Last week, APHIS took the first action under this new authority by listing 107 plant genera which are likely to transport one of 13 types of pests. For example, imports of birches, dogwoods, poplars, willows, and 70 other genera of trees and shrubs from Europe and much of Asia are prohibited because they could introduce to the U.S. the citrus longhorned beetle – a close relative of the Asian longhorned beetle (ALB). Citrus longhorned beetles are able to attack an even greater variety of trees than the ALB. Both these large beetles spend months deep inside trees as larvae and thus are very difficult to discover via inspections.


Of course, many of the pests being prevented by these new actions could, if established, travel on contaminated firewood. Here at Don’t Move Firewood we are excited that APHIS has begun applying their new NAPPRA authority to protect our forests. Exciting times!


The Asian spongy moth problem

The Asian spongy moth attacks many hardwood or deciduous trees as well as several conifers, including Douglas fir, hemlock, larch, pine, and spruce. Since the female Asian spongy moths can fly – unlike the European spongy moth already widespread in the Northeast USA– it spreads more rapidly.

Asian spongy moths are found in the Russian Far East, China, Korea, and Japan. Like all moths, they are attracted to lights – including lights at ports where ships are loaded. The females then lay their eggs on the ships.

To protect our forests, U.S. and Canadian customs agencies inspect ships coming from northern Asia; ships found with moth eggs attached to the ship or its cargo must return to the open sea and clean off the eggs. Inspecting the ships is difficult, time-consuming, dangerous – and not always a perfect process – which leaves our forests vulnerable.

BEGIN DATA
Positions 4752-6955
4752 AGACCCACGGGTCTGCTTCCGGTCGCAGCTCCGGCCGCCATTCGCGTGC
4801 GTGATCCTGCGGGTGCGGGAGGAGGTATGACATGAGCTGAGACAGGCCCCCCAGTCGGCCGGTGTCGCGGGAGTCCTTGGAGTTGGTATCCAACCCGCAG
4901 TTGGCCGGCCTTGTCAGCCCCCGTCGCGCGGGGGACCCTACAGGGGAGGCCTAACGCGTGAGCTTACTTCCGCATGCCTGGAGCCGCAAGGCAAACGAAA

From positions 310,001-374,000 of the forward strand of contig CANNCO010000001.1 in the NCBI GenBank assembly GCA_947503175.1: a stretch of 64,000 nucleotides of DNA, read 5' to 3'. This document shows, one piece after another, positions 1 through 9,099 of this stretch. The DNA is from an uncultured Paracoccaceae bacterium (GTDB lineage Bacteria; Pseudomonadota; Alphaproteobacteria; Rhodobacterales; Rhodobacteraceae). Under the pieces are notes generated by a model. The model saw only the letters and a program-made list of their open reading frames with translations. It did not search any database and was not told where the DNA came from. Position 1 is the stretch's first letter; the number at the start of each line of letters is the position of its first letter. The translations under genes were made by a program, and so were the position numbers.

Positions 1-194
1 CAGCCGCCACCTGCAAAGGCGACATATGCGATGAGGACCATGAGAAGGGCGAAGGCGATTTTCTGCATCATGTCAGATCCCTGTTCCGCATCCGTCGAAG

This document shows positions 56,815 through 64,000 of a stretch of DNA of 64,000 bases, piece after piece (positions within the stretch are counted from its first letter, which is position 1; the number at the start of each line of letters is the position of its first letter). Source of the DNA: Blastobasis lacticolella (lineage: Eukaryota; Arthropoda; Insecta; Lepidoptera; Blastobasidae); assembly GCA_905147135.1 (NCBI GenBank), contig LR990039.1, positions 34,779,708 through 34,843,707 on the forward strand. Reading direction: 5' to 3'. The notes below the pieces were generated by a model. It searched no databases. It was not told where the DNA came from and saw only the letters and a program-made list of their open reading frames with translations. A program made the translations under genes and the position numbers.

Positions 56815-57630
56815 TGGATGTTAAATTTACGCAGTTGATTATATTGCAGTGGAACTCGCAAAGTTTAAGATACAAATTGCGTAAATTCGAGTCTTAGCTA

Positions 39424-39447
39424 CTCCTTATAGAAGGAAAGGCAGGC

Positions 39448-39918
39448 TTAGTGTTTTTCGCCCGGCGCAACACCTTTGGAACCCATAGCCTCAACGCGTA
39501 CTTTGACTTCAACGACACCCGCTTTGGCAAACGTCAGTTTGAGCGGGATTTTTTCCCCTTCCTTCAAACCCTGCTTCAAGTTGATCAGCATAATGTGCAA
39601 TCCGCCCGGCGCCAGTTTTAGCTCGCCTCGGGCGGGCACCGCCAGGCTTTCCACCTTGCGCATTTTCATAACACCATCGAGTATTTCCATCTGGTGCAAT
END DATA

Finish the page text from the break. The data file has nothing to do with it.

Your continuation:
The U.S., Canada, and Mexico have adopted a regional standard that makes China, Korea, and Japan responsible for ensuring that the ships travelling to North America are not carrying spongy moth eggs. They must inspect the ships, monitor moth populations in ports and nearby forests, and take other actions to reduce the likelihood of moths laying eggs on the ships. For example, moths are not attracted to lights of a certain wavelength, so using those specific types of lighting reduces the risk while allowing port operations to continue.

This program was applied to Russia in the mid-1990s. It has worked: few ships from Russia now carry spongy moth eggs.

China, Korea, and Japan are now gearing up their programs – but improvement is needed. In 2012, 31 ships with egg masses were detected by U.S. Customs and Border Protection and required to leave port until they could pass inspection.

Given how difficult it is to inspect ships, it would be easy for some egg masses to escape detection and hatch – starting another outbreak in North America. If it gets established, the Asian spongy moth could easily be transported on firewood, just like the European spongy moth. Remember – even if a pest outbreak has not been officially detected, the risk is still present.